The leader of Boeing machinists told hundreds of union workers Nov. 7 that he will see whether he can stop a vote on a proposed new eight-year contract agreement that Boeing says will determine whether much of its new 777X jet is built in the Puget Sound area, a newspaper reports.
Rolls-Royce Holdings Plc, the worldís second largest maker of commercial jet engines, raised the earnings target for its defense aerospace unit after booking more contracts from the U.S. government.
Europe’s Airbus extended its lead over Boeing in a hard-fought order contest in October, but remained behind on deliveries, leaving its U.S. rival in the industry’s number one spot.
A Senate committee chairman has demanded the Pentagon explain four audits – two involving Boeing – that he says shows the Department of Defense may by paying billions of dollars extra for spare parts.
The nation’s top military officers are warning that automatic budget cuts will compromise the armed services’ ability to defend the U.S. and could cause higher casualties. The chiefs of the Army, Navy, Air Force and Marines are telling Congress the cuts will force reductions in manpower, training and weapons purchases.
The Defense Department may be facing significant funding cuts, but not to its green energy program. Fully 680 renewable-energy projects are still moving forward as part of President Obamaís vision of a military thatís run on clean fuel, despite the spending cutbacks and budget trims that have begun impacting military operations.
Reports of sexual assaults in the military increased by an unprecedented 46†percent in the past fiscal year, the Pentagon said Nov. 7.
Combining mechanical and combat systems into an integrated network aboard U.S. warships presents cybersecurity challenges, but thereís no evidence that a Navy ship has ever been hacked, according to one of the Navyís top cybersecurity officials.
The Veterans Affairs Department is starting to sense victory in its long battle to eliminate the frustrating and nagging backlog of benefits claims.
The last time I saw American soldiers in Afghanistan, they were silent. Knocked out by gunfire and explosions that left them grievously injured, as well as drugs administered by medics in the field, they were carried from medevac helicopters into a base hospital to be plugged into machines that would measure how much life they had left to save. They were bloody.† They were missing pieces of themselves. They were quiet.
After volunteering as an Army private following the outbreak of World War I in 1914, former grammar-school boy Harry Drinkwater, 25, joined a Pals battalion; so-called because the men were encouraged to join up with local friends and work colleagues.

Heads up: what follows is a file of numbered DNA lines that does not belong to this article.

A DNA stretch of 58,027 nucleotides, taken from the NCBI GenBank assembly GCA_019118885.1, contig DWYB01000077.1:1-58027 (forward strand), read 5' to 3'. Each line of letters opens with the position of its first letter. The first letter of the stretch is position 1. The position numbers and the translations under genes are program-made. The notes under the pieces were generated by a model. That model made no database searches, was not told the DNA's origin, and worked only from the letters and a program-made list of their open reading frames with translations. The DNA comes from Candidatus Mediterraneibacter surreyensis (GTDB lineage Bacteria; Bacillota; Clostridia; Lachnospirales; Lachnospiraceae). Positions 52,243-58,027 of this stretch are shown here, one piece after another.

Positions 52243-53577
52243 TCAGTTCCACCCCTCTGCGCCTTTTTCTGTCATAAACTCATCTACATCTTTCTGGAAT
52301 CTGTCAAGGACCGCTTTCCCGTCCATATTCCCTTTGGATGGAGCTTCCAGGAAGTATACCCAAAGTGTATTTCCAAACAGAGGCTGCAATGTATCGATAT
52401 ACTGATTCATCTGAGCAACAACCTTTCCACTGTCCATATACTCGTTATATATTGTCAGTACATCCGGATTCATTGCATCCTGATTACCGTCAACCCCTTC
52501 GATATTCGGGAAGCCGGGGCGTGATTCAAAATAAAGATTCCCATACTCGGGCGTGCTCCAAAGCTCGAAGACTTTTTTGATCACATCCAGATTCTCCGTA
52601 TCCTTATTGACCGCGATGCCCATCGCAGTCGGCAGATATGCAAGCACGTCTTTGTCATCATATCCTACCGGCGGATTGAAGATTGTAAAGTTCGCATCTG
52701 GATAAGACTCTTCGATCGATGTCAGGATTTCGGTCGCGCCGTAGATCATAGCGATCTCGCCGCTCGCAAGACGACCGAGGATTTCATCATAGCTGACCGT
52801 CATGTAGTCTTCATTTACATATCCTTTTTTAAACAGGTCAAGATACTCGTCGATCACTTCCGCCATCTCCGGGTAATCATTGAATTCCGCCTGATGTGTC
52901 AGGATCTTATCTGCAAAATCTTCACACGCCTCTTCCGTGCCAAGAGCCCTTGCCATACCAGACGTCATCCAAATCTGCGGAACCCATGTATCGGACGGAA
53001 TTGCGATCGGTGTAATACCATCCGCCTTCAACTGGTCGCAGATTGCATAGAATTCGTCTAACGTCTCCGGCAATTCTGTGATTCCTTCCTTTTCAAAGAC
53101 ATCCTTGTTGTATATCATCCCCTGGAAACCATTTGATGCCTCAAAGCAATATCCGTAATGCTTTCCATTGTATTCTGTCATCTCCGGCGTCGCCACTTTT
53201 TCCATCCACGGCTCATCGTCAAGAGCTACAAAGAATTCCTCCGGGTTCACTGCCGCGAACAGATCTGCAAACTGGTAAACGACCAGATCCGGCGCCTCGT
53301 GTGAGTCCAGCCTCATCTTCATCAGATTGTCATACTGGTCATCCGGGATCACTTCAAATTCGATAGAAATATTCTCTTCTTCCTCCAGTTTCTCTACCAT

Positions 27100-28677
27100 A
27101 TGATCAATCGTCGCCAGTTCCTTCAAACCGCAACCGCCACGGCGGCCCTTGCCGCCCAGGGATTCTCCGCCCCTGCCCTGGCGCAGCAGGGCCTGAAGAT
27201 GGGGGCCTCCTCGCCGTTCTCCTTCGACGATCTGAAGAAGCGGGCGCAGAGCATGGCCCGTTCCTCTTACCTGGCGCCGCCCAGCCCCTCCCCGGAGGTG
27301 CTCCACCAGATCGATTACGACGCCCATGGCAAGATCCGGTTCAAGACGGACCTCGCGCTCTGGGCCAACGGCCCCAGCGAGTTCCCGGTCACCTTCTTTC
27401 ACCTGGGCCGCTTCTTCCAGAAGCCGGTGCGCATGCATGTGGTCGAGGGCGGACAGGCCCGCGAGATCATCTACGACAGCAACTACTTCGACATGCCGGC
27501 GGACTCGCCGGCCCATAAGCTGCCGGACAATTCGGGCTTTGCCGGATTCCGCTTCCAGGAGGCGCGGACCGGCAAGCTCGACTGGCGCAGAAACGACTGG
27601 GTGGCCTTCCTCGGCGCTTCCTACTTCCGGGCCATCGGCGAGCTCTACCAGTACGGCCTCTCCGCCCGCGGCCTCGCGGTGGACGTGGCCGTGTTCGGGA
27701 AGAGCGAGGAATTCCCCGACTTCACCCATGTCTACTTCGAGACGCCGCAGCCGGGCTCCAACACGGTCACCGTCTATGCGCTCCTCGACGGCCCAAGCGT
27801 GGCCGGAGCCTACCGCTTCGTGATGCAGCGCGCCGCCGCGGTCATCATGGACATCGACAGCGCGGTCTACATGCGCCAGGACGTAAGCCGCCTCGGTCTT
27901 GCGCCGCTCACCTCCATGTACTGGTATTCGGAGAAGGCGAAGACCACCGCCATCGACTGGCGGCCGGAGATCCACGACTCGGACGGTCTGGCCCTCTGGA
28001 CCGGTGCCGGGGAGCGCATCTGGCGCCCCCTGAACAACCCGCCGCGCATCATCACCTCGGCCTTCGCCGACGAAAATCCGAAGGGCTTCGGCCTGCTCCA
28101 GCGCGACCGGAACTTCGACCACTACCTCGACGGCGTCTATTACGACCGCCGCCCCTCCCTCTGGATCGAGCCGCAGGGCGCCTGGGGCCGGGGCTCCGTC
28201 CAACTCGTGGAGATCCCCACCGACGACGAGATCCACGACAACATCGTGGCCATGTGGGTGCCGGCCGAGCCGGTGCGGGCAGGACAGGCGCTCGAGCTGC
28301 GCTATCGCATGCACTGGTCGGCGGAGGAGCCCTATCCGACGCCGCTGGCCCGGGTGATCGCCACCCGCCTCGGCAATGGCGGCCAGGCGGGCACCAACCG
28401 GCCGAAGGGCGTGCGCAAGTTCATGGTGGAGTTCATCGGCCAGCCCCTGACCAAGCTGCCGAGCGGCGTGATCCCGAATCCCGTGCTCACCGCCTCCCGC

An asteroid zinging through space with six comet-like tails has been spotted by astronomers using the Hubble Space Telescope. Astronomers told Reuters Nov. 7 that the asteroid, known as P/2013 P5, is creating a dust stream that looks like bicycle spokes. Asteroids usually do not have tails, noted Reuters.
When the Soviet probe Luna 3 sent back the first shots of the dark side of the Moon, they showed that it was noticeably more pockmarked by craters than the near side. The nearside crust, by contrast, had more large, shallow basins. More than 50 years after those images first baffled researchers, a study published Nov. 8 in Science explains the observations.
If South Korea decides to order Lockheed Martin F-35 fighter jets for delivery in 2017, the aircraft would come with the software needed to carry a full load of weapons, Lockheed and the Pentagon’s F-35 program office said Nov. 7, refuting a claim made earlier this week by a Boeing consultant.
The commander of U.S. military forces in the Pacific said this week that North Korea’s KN-08 missile – a new road-mobile, intercontinental-range weapon – is a serious threat with the potential to hit the United States with a nuclear warhead.
Folks who think that (at the very least) we should be allowed to experience a few years of peace before launching the next military adventure are on the cusp of a major victory in Washington. All we have to do to win this historic victory is maintain the “sequester” cuts to the Pentagon budget that are already planned in existing law.
U.S. Secretary of State John Kerry desperately needs a win on the Afghanistan war. Unfortunately, however, it appears increasingly unlikely he will get one.